Although we were unable to clarify the underlying mechanism of these sex-based differences in this study, the difference could arise from the differential influence of sex hormones on the shifting of body composition in men and women. In men, a decline in the circulating level of testosterone according to age deteriorates muscle mass and function, consequently leading to visceral obesity [36], whereas in postmenopausal women, the lack of estrogen leads directly to visceral fat accumulation [37]. In the present study, BMI, not FMI, was an important determinant for DM in women younger than 50 years of age; however, FMI was a significant independent risk factor for DM in women over 50 years old. When we further divided women according to menopause to exam the effects of estrogen, there was a statistically significant association between FMI quartiles and DM only in postmenopausal women (P= 0.004) but not in premenopausal women (P=0.213). In contrast, BMI was significantly associated with DM in premenopausal women (P=0.015) but not in postmenopausal women (P=0.063). These results suggested the greater importance of body fat distribution on the incidence of DM especially in postmenopausal women, whereas the imbalance between visceral and lower extremity subcutaneous fat was less critical for DM in premenopausal women. Similar to these results, we previously published that waist-to-hip ratio (WHR), a representative simple indicator for body fat distribution, had a superior predictive value for subclinical atherosclerosis compared to BMI in postmenopausal women, whereas WHR and BMI showed a same power to predict subclinical atherosclerosis in premenopausal women [38]. Nevertheless, we must consider the possibility that the lack of statistical significance in the association between FMI quartiles and DM for women aged 30 to 49 years might have been influenced by the low incidence of DM in this age group. In this study, 30 to 49-year-old women in the highest quartile of FMI showed higher risk of DM compared to those in the lowest quartile of FMI, although there was no grossly significant difference in the risk of DM across FMI quartiles. To clarify the association between abdominal fat accumulation and development of DM in this age women, a larger scaled cohort study should be followed.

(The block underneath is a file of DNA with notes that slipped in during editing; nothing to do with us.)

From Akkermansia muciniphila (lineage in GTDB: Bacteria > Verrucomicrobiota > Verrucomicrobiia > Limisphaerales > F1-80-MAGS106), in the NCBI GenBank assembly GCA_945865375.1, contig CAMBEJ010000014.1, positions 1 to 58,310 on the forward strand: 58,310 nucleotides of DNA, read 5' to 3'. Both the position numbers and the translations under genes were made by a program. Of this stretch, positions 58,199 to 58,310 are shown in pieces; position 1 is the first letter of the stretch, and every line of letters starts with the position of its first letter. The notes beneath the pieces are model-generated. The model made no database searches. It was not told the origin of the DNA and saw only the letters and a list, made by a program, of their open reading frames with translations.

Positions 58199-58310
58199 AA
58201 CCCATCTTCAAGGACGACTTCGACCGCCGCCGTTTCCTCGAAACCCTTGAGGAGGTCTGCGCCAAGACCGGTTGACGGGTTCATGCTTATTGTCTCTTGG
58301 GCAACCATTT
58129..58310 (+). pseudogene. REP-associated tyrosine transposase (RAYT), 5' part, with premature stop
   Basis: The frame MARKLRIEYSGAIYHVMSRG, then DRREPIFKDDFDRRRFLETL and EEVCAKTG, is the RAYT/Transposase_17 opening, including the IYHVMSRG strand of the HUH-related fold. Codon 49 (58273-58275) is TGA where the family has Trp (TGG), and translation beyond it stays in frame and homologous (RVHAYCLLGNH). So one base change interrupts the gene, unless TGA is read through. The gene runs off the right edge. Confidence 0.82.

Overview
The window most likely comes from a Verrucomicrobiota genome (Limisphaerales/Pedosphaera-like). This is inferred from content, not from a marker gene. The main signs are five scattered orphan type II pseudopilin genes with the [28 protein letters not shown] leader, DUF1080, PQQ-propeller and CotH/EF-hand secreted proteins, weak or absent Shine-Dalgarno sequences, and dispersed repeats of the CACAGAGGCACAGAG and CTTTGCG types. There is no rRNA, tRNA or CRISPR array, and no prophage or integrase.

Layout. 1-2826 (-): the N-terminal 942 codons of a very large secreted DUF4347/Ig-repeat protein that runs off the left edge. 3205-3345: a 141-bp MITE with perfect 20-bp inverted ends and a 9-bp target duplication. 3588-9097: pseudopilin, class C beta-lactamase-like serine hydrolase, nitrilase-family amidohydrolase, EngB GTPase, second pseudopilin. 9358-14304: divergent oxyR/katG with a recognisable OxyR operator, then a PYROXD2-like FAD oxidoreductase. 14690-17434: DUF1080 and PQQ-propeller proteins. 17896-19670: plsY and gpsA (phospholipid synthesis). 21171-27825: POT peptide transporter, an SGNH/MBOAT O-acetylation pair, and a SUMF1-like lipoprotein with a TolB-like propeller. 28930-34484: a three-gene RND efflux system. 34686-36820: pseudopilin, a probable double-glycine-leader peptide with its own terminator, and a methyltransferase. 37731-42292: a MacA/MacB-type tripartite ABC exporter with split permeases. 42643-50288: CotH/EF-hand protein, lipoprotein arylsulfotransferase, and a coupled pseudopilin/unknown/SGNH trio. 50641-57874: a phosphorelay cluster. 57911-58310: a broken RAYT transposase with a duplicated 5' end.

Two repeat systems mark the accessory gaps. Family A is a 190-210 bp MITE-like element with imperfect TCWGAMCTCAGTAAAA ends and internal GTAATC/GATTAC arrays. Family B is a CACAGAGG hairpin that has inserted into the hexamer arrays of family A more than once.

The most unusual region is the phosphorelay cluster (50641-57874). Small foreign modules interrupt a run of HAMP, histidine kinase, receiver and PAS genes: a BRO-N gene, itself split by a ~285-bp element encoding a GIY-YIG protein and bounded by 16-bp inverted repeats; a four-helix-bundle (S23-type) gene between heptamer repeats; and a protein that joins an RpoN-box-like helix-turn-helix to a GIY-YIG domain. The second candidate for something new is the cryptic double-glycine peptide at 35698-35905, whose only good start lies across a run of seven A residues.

This study has several limitations. First, we could not adjust for individual family history of DM due to lack of information. The health interview survey in the KNHANES IV (2008 and 2009) did not include this information. However, the impact of a family history of DM on type 2 DM is stronger in young adults and mediates changes in metabolic traits [39]; thus, it is unlikely to have affected our study results that the impacts of metabolic parameters are important determinants for DM in young age groups in both sexes. Second, each KNHANES was conducted with different subjects and since they were based on self-administered questionnaires, the potential for recall bias, residual or unmeasured confounding factors, and unintentional errors should be considered. Third, despite the potential impacts of anti-hypertensive agents and lipid-lowering agents on the development of DM, we could not adjust the medication history of these drugs as covariates duet to high prevalence of both hypertension and hyperlipidemia in patients with DM. Moreover, the prescription rate of those medications is naturally high in the elderly, which can mask the significant association between body composition and DM in older people. Furthermore, KNHANES does not have data on the specific drug classes or types, duration of treatment and the drug doses; we are not able analyze accurately the effects of anti-hypertensive and lipid-lowering agents on the development of DM. Fourth, due to the cross-sectional nature of the study, we could not investigate causal relationships or their underlying mechanism. Finally, because of ethnic differences in body fat distridistribution and lean mass volume [40], further study is needed to investigate whether age-related impacts of body composition on DM have similar tendencies in other ethnic groups. Despite the limitations in the study design and data, the strength of our study was the assessment of the association between the DXA scan-measured muscle and fat mass and DM in a nationally representative sample.

By assessing the nationwide survey data representing the Korean population, we found the clinical significance of muscle mass and fat mass with DM, especially in older adults. After adjusting for multiple metabolic parameters, both FMI and MMI remained independent risk factors for DM in men aged 70 years or more. In women over 50 years, FMI, not MMI, was independently associated with DM. Therefore, different body composition according to sex; that is, abdominal fat and muscle mass in elderly men ≥70 years old and abdominal fat in women ≥50 years old, should be included as a public health screening tool and preventive target for DM.

SUPPLEMENTARY MATERIALS

Supplementary materials related to this article can be found online at https://doi.org/10.4093/dmj.2019.0171.

Supplementary Table 1

ORs (95% CIs) for the association of body composition with the presence of diabetes mellitus stratified by age in men and women

Notes

CONFLICTS OF INTEREST

No potential conflict of interest relevant to this article was reported.

AUTHOR CONTRIBUTIONS

Conception or design: E.R., J.A.K., Y.B.L., S.H., H.J.Y.

Acquisition, analysis, or interpretation of data: E.R., S.Y.H., H.J.Y.

Drafting the work or revising: E.R., N.H.K., J.A.S., S.G.K., N.H.K., K.M.C., S.H.B., H.J.Y.

Final approval of the manuscript: E.R., S.Y.H., J.A.K., Y.B.L., S.H., N.H.K., J.A.S., S.G.K., N.H.K., K.M.C., S.H.B., H.J.Y.